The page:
Defecting cyclist was subjected to Cold War craziness
Cold War politics has been heavily dramatised in recent times, with well-established series 'The Americans' followed on to our television screens more recently by 'Deutschland 83'.
Sometimes producers on both the small and big screens can be accused of over-egging the pudding and allowing their imaginations to run amok in depicting events from our past.
However, Herbie Sykes' fascinating book, 'The Race Against The Stasi', proves if ever it was needed that the levels of paranoia and people-watching that existed in East Germany before the fall of the Berlin Wall were on a grand scale.
The book is sub-titled 'The Incredible Story of Dieter Wiedemann, The Iron Curtain And The Greatest Cycling Race On Earth', and it marries a tale of sporting persistence and excellence with an innocent tale of love across the divide which would have lifelong repercussions for its subject.
Wiedemann was born in 1941 and grew up in East Germany at a time when the Stasi, founded nine years later, effectively controlled the lives of the population by spying on their every activity.
This was to ensure full compliance from the subjects of their socialist society as they perceived it to be superior in every way to the capitalist west.
Sykes brings the reality of existence in East Germany to life by re-producing a series of Stasi intelligence-gathering files and correspondence. The book is liberally sprinkled with these documents and it highlights how vast their network was, with citizens turned informants spying on their work colleagues and neighbours.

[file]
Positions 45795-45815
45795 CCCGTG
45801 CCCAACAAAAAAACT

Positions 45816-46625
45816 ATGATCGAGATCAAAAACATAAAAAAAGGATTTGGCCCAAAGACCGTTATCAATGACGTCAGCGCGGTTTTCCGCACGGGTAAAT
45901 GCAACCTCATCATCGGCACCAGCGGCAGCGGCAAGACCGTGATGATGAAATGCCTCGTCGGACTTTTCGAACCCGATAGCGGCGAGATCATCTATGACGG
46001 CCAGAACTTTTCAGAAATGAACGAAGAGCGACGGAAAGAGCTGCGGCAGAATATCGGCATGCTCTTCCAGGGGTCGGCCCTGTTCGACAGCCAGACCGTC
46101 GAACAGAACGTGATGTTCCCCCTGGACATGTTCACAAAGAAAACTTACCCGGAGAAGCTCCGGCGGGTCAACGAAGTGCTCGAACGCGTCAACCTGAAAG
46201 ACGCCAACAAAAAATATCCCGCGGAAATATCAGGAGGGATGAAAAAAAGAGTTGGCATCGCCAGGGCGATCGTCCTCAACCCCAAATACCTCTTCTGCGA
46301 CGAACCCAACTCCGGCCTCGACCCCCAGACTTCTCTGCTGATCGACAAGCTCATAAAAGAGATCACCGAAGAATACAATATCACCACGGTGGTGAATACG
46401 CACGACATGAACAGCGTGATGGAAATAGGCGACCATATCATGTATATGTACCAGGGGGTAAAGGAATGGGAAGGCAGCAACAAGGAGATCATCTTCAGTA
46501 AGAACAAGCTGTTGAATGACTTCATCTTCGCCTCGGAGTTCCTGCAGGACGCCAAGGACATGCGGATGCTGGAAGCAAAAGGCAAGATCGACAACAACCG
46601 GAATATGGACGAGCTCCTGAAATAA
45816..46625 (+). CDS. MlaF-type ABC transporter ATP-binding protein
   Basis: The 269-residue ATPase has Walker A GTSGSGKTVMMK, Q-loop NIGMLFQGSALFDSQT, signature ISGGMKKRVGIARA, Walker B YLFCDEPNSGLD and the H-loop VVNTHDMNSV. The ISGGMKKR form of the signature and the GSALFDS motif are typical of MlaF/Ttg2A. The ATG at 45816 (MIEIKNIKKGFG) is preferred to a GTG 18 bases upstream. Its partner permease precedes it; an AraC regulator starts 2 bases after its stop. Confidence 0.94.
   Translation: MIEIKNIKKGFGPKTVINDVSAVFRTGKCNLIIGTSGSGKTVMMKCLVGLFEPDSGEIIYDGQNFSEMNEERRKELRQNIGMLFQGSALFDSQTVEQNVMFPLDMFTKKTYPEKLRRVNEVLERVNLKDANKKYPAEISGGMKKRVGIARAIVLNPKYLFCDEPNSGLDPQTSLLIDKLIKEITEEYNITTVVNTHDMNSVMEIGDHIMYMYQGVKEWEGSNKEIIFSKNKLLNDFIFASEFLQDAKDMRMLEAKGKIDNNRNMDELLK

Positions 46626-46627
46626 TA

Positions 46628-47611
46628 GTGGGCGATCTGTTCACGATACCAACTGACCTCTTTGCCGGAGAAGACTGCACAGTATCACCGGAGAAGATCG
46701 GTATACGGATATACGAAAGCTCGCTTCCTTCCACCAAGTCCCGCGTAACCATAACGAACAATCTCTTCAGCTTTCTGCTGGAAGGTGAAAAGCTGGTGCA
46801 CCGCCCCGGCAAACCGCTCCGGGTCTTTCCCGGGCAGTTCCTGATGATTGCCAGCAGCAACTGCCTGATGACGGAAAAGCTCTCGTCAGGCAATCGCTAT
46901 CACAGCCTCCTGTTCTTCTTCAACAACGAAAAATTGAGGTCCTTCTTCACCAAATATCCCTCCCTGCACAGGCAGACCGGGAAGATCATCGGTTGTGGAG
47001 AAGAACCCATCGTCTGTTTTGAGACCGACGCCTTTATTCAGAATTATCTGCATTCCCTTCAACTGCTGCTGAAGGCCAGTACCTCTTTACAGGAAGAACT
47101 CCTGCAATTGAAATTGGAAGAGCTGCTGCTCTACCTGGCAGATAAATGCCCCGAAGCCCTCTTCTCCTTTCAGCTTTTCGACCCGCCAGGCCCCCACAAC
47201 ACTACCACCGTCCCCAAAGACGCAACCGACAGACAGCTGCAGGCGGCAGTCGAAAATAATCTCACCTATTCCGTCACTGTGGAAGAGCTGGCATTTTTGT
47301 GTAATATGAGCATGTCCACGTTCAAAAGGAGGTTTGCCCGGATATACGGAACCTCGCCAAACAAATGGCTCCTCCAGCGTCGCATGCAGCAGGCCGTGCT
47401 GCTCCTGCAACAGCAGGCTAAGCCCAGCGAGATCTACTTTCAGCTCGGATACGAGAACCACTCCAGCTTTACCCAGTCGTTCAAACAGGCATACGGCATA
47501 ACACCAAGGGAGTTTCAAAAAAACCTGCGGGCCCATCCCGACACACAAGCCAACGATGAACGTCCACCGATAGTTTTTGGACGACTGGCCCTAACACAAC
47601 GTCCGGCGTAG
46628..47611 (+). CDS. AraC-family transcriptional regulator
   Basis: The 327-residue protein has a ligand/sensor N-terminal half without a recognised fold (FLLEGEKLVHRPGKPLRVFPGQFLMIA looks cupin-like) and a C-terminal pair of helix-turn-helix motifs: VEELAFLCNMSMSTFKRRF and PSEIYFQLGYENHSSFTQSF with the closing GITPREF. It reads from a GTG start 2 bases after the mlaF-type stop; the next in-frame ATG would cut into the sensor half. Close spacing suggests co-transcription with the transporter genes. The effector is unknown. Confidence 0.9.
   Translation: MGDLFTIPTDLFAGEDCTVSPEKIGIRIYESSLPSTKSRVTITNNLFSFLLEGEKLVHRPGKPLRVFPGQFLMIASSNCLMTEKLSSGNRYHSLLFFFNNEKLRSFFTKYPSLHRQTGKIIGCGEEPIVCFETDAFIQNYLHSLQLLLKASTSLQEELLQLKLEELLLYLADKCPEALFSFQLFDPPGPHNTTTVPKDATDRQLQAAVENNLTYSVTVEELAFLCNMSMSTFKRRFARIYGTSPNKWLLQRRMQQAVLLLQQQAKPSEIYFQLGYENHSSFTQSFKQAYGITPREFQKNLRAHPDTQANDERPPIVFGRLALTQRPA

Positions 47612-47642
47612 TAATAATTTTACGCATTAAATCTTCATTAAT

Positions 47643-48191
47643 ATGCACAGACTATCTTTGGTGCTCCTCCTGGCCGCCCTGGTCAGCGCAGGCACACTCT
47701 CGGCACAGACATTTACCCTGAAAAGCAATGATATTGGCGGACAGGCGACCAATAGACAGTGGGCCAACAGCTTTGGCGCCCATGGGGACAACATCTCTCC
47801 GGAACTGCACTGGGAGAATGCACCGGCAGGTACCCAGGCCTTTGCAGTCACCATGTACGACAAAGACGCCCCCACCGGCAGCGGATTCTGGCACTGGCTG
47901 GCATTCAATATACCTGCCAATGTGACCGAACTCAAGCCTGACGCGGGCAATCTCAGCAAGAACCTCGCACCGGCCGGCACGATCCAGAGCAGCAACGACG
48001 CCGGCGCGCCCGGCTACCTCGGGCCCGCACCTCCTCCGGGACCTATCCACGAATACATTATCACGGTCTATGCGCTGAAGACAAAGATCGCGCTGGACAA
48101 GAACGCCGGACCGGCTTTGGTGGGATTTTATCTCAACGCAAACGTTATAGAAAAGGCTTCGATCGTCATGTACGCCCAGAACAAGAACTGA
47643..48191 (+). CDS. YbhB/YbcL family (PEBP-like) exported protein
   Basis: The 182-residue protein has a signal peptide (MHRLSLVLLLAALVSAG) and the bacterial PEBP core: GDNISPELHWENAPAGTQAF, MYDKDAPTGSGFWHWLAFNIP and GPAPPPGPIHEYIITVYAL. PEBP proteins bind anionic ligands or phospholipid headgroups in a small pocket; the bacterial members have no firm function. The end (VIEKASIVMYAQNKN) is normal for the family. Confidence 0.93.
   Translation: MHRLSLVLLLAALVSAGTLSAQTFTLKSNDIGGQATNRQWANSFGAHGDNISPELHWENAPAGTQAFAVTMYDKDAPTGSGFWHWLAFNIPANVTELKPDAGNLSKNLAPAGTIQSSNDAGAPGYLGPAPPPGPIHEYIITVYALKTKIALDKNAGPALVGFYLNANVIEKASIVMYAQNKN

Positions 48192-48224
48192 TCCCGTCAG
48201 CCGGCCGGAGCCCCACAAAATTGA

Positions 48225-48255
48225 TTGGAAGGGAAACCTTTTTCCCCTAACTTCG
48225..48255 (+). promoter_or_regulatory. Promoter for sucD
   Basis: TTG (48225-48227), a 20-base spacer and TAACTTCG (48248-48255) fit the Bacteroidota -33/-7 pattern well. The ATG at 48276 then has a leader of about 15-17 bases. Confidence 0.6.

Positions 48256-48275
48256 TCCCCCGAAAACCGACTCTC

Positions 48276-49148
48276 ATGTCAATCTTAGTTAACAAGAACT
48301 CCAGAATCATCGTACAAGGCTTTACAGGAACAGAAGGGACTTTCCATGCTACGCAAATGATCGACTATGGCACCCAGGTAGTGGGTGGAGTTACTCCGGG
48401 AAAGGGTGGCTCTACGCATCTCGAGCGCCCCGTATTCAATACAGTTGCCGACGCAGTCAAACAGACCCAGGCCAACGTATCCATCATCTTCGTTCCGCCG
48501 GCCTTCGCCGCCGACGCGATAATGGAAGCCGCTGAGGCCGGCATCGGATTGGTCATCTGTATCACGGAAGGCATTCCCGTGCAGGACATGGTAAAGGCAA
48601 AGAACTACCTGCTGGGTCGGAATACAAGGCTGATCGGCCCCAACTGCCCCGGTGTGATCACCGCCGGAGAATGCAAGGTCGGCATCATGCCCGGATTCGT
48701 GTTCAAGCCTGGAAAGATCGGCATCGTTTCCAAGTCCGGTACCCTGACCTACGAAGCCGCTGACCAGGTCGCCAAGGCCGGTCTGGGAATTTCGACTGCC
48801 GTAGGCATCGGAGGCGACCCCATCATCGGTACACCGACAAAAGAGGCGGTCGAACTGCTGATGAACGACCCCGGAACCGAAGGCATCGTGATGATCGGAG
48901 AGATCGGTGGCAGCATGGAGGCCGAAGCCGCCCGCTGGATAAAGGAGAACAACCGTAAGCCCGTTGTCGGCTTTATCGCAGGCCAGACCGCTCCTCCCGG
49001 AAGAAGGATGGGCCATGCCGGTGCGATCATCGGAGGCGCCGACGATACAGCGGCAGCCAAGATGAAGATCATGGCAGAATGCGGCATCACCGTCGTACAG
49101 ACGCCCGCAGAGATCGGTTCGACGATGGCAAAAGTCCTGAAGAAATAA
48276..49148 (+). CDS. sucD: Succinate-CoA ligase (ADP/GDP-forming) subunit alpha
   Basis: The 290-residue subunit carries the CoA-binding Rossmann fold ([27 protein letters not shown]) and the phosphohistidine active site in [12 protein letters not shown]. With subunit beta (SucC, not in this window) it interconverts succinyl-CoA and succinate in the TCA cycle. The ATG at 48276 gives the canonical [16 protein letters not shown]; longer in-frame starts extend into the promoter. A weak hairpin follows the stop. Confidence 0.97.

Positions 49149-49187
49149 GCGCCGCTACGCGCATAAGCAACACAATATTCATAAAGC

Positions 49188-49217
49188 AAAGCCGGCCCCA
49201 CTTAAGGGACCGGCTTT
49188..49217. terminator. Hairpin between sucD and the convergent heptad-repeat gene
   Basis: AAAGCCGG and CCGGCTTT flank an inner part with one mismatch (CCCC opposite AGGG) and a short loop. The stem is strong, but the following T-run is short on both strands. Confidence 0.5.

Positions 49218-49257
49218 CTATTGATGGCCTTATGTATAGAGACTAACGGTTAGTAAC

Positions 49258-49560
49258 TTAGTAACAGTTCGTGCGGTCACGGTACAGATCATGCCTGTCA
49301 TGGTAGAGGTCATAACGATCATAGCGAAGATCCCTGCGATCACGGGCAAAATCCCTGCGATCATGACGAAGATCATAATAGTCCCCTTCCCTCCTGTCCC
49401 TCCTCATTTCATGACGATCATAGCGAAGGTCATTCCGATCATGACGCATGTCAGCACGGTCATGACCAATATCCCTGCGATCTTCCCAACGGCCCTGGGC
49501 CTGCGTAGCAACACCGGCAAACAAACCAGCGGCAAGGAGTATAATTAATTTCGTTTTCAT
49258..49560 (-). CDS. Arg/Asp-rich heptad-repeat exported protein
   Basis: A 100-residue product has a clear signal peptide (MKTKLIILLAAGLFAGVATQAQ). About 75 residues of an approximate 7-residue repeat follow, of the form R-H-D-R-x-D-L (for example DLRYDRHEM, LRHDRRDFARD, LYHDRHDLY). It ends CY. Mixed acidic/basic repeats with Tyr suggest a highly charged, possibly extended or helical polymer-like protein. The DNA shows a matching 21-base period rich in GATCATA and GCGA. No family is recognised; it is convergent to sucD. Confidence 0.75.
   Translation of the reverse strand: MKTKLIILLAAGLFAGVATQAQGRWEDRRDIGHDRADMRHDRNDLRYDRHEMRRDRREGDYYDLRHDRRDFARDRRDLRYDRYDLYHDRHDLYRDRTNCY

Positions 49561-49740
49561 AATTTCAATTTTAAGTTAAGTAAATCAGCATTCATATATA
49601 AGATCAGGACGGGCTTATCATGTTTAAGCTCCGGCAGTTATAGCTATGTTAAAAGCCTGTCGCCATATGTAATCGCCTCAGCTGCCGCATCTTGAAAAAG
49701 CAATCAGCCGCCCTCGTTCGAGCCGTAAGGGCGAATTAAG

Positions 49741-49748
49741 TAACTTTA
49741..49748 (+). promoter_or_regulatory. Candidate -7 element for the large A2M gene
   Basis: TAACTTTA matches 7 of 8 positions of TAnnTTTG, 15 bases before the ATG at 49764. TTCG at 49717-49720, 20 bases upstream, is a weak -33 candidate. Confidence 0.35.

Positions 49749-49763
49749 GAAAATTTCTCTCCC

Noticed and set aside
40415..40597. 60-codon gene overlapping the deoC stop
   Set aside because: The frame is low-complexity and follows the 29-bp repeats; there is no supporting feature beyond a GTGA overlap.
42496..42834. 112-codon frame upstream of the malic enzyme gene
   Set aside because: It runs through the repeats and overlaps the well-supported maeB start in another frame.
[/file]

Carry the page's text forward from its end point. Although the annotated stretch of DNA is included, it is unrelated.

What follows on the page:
The State also used its sporting stars in the propoganda war against the west, and Weidemann fell into that category in the early sixties after attaining a podium finish at the Peace Race.
This was an annual cycling event organised for the first time in 1948 and held initially in Czechoslovakia and Poland only, with East Germany quickly added to the list of hosts.
It was labelled the 'Tour de France of the East' and the 'world's biggest amateur cycling race', and performing to a high level in it ensured hero worship in the GDR.
However, Weidemann - an extremely shy man with no interest in politics - had fallen in love at the age of 19 with a girl five years younger who hailed from the West, after a chance encounter when she was visiting her uncle and aunt in his homeplace.
The book also re-produces letters between the couple, with their affection continually growing to a stage where an opportunity presents itself for Weidemann which he simply has to take.
In order to be with the love of his life, and also to pursue his cycling ambition of competing in the Tour de France, he had to defect to the west which was regarded as the most treacherous of all crimes by the rulers of the east.
The opportunity presented itself in 1964 when he was selected to take part in an Olympic qualifier in West Germany. It all goes smoothly in terms of his safe passage, but Weidemann struggles to adjust to his new-found freedom.
Coming from a society where his every move was effectively controlled and monitored by others, even the most mundane of daily tasks and functions prove difficult at the outset.
And while he fulfils that lifetime ambition of competing in the Tour de France, the growing alienation of the family members he left behind in East Germany crushes his spirit.
This is a remarkable tale that will hold the reader's attention, opening a window to a world that has happily been left behind.
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